• Andy Hall said, on July 6, 2012 at 10:11 am

      That’s neat. (Not so much about the cousin who freaked out, but you know. . . .)

      My g-g-grandfather was with the 30th Alabama at Vicksburg, and participated in the defense and, after it was overrun by a Federal assault on May 22, recapture of the Railroad Redoubt. Many years later he received a disability pension due to ongoing intestinal problems he ascribed to having to eat “pea bread” during the siege.

      • Craig L said, on July 6, 2012 at 12:33 pm

        My great great grandfather’s regiment occupied a bluff overlooking the Yazoo River alongside Sherman before he had really distinguished himself. It was their first real action in the war and they suffered ill effects from disease in the months immediately after Vicksburg. They went north from there to Helena and then across Arkansas to Little Rock in August, arriving there in August at substantially less than half strength with most of the unit either hospitalized or on furlough with something they called the red dysentery. Could that have been cholera? They weren’t back to full strength until nearly six months later. More than 200 men in the regiment died of disease and the majority of those deaths came in the six months after Vicksburg. My Civil War ancestor didn’t join the regiment until January in 1865, but nearly half of the men in his company were from the township where he lived in Wisconsin, so he would have been familiar with most of their ordeals during the two previous years.

        The company he joined was originally organized by a man named Sam Hubbard, who faced a court martial and was dismissed in April 1864. My guess would be he was charged with insubordination. The regiment was commanded by a German immigrant, Colonel Krez, and I suspect Captain Hubbard may have felt a certain sense of slighted entitlement as a native born American.

        My great grandfather’s older brother became a millwright and moved his family from Wisconsin to Findlay, Ohio in 1890 when Standard Oil of New Jersey struck oil there. He and his wife had three sons and two daughters when they moved. The three sons all died of diphtheria in April of 1893. The two daughters survived and the couple had a fourth son in 1894. One of the daughters eventually married the son of a Captain Gilbert, who had organized a company in an Ohio regiment from Findlay that took part in the Siege of Vicksburg. Gilbert resigned his commission after only two years, apparently dissatisfied with the way the war was being conducted. His grandson married a girl whose mother’s maiden name was Hubbard. She was from Kenosha, Wisconsin where one of her ancestors had designed and built the first Congregational church. I pointed out to my cousin in Florida that the captain of the ship that brought my great great great grandparents from London to New York when they emigrated from Prussia to Wisconsin in 1855 was also named Hubbard. I’m getting worried. I’d hate to think I might be a blood relative of L.Ron Hubbard.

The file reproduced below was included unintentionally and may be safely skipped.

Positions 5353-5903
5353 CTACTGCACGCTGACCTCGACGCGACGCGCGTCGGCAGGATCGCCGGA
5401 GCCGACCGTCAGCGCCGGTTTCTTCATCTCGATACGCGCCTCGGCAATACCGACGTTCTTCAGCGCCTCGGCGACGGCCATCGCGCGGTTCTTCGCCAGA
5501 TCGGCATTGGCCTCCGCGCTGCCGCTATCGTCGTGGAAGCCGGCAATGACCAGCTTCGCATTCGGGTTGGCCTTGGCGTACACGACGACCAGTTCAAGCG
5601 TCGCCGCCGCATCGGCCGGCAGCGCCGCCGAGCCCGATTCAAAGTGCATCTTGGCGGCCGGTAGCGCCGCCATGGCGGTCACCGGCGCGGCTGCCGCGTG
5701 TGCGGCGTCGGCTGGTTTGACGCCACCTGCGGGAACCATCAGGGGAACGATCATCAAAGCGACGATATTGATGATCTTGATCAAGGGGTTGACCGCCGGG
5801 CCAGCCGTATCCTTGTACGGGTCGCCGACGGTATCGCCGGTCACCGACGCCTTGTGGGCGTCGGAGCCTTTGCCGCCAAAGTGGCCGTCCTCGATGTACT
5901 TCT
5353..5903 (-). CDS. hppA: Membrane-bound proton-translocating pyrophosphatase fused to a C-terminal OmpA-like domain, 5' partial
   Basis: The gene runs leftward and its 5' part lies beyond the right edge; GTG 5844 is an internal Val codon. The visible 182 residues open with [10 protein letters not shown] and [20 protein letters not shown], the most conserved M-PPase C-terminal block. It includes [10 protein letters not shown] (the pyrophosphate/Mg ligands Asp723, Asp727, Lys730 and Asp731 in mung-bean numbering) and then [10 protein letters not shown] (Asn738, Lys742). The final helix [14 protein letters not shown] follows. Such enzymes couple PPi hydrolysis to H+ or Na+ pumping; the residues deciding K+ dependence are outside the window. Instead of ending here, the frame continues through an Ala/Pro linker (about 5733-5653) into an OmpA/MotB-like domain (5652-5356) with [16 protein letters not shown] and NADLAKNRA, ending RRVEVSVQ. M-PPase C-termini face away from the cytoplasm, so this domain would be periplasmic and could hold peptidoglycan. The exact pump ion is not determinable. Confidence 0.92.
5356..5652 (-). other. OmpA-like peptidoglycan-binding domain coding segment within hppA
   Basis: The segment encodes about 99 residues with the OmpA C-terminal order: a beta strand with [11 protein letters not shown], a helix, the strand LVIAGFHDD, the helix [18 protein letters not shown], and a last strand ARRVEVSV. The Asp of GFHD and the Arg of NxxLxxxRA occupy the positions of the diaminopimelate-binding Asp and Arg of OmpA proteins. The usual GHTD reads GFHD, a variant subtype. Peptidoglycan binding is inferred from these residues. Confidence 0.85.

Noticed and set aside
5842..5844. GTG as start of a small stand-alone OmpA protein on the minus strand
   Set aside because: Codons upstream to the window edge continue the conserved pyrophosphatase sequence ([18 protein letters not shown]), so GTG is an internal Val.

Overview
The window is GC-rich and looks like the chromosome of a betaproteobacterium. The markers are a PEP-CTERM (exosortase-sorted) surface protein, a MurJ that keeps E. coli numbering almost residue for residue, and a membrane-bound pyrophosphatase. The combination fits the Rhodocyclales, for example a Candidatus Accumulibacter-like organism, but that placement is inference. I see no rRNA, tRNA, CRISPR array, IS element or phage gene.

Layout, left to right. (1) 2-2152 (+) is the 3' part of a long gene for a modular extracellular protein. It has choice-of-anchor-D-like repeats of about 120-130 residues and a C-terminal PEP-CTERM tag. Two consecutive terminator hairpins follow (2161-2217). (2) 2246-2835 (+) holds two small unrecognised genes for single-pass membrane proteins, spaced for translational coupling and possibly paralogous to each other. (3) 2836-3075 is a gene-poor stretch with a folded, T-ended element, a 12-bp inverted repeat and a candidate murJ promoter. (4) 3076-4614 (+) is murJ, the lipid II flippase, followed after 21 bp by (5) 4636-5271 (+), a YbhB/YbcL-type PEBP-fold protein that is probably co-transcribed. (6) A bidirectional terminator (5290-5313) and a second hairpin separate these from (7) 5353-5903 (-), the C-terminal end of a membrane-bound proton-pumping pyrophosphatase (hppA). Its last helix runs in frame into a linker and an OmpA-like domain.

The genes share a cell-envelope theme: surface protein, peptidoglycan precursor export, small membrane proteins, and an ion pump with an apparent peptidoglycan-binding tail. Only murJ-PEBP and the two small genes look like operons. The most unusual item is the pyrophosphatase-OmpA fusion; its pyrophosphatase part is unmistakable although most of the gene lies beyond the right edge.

• Andy Hall said, on July 6, 2012 at 1:56 pm

          “I’d hate to think I might be a blood relative of L.Ron Hubbard.”

          Yeah, that would keep me up at night, too.

  2. Craig L said, on July 6, 2012 at 8:39 pm

    You think I’m joking. I went to junior high and high school in the same county where Hubbard and his family lived while he established himself as a science fiction writer, a west coast navy town. I was there because my dad was developing community mental health services on federal grants through and for the navy. Hubbard was second generation navy, visiting much of the Asia-Pacific region as a navy brat. He enlisted as a commissioned officer a year before Pearl Harbor. His odd behavior as an officer drew the attention of the naval psychiatric community. I knew virtually nothing of his strange biography until I looked it up on wiki a week or two ago when Tom Cruise and Katie Holmes announced their impending divorce.

    My cousin’s Hubbard line goes back to Ipswich, England by way of the Massachusetts Bay Colony. Abolitionism was in their DNA.